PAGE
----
films seen
average score
Alive and kicking



2022 / 96m - Japan
Popran poster

Ueda's latest is an oddball mix of wacky Japanese comedy and a self-reflective road movie. It's the comedy that takes center stage though, so don't expect a very deep or heavy film. The plot is incredibly ridiculous and the drama is pretty by the numbers. At the same time, the journey of the lead character is one that takes him through all his past mistakes and forces him to reflect on his life choices.

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Tagami is the CEO of a successful manga publishing company. His life goes well until he wakes up one morning with his penis gone. The doctors are stumped, but an underground organization knows more about his affliction. They tell him his penis detached itself and flew away. He has only six days to retrieve his old friend before he is lost forever.

The outrageous premise is fun, but the tone of the film is surprisingly serious (for this type of thing that is). Ueda certainly improved on the technical side, the actors do a decent job all things considered and the road trip elements add to the intrigue of the film. It's not exactly a masterpiece, but it's quite a bit better than I expected upfront.

One Cut of the Dead

Kamera o Tomeru Na!
2017 / 96m - Japan
Comedy, Horror
One Cut of the Dead poster

The first 30 minutes are a little challenging and little more than cheap genre fare, the following hour is considerably more fun. Still a bit overhyped, the concept is smart, the execution is fine but overall it's still a little plain and it's budgetary limitations are clear at all times. A fun watch, but no masterpiece.

Aesop's Game

Isoppu no Omou Tsubo
2019 / 87m - Japan
Crime, Fantasy - Anthology
Aesop's Game poster

Ueda continues to churn out twisty films, hoping to revisit the breakout success of One Cut of the Dead. Aesop's Game is another amusing and rather successful attempt to trick the audience, but unless Ueda also ups his directorial skills, his films will keep on struggling to rise above mediocrity.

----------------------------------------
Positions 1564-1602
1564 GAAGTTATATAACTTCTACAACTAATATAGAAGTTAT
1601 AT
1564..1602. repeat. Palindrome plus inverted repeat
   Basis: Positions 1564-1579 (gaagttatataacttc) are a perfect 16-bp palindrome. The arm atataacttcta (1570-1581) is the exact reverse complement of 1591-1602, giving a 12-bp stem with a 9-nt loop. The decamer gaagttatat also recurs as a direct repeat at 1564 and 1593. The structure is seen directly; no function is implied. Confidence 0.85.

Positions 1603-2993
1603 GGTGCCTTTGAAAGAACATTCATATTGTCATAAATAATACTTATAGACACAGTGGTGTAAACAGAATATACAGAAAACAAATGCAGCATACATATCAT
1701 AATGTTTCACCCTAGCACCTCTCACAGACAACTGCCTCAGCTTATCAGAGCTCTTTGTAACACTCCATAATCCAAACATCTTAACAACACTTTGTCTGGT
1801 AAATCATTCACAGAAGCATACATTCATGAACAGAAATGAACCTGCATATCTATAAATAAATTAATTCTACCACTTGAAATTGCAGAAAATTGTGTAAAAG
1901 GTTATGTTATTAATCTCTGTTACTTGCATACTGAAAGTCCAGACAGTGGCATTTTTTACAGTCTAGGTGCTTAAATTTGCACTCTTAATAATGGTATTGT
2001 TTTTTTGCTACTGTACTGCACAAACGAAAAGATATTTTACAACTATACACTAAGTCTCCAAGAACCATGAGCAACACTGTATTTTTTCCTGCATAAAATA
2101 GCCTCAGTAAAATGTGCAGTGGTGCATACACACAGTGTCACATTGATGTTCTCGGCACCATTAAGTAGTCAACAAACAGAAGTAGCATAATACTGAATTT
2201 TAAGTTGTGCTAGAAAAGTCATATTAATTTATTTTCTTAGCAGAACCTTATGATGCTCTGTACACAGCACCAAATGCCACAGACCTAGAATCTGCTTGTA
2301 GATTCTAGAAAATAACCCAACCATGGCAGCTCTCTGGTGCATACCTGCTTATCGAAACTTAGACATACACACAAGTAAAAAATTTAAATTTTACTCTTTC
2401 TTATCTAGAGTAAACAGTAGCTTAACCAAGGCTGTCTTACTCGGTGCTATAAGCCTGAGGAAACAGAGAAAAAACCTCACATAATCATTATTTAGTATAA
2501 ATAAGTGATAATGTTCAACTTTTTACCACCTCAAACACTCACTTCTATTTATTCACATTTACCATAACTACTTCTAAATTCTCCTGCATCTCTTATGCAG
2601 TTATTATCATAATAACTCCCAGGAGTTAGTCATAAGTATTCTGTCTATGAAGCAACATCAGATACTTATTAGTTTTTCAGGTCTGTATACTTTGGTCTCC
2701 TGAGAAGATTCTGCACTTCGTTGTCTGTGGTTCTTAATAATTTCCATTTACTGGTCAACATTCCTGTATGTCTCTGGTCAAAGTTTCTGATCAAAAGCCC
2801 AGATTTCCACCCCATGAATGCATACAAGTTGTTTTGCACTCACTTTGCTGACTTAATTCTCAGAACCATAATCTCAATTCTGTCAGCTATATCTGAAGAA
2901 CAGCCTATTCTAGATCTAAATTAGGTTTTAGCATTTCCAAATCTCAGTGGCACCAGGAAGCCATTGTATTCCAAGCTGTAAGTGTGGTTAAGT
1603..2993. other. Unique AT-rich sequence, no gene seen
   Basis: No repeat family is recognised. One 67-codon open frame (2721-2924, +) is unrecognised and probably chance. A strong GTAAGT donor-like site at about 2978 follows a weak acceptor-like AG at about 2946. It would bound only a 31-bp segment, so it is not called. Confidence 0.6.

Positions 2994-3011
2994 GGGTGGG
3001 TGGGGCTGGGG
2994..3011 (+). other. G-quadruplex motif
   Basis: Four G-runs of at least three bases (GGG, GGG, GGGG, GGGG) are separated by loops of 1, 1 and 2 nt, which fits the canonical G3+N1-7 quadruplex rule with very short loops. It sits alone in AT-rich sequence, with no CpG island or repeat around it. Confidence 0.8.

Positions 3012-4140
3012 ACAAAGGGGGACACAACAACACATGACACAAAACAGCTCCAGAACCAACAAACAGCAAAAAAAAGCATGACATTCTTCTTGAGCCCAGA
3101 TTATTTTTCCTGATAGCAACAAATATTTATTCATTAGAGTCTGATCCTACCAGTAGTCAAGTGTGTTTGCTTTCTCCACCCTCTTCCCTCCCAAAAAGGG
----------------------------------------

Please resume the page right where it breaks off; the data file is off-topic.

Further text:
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Miwa is a young girl who fails to stand out. She fancies her new teacher, but a trio of popular girls have beaten her to him. She observes them from a distance, until one of the girls notices her, and they start talking. It looks like life is finally looking up for Miwa, but things are not what they seem.

There are quite a few twists and turns here, which are pretty fun, but the performances are mediocre, and the direction is a bit muddled. The anthology approach (the film is split in 3 parts, each part helmed by a different director) doesn't add much either. The result is decent filler, nothing more.

Special Actors

2019 / 119m - Japan
Comedy, Mystery
Special Actors poster

Ueda's One Cut of the Dead wasn't a personal favorite, but it was a spirited and original attempt to revitalize the zombie genre. It had one of the best reveals in recent years, which helped it overcome its no-budget roots. While its runaway success was definitely earned, it left Ueda with a serious challenge for his second film.

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Repeat the same trick and it would feel derivative, make a more straightforward film and his limited cinematic prowess would get in the way. Special Actors tries to do a bit of both, but in the end the film's a bit too transparent and ends up a decent but middle-of-the-road attempt to repeat his earlier success.

Ueda can't hide the film's lack of budget and performances are mediocre across the board. The plot is pretty decent though, about a young kid who joins a company of actors who are deployed in real life in order to solve people's issues. Special Actors isn't terrible, but it's too long, too simple and it lacks distinctive qualities.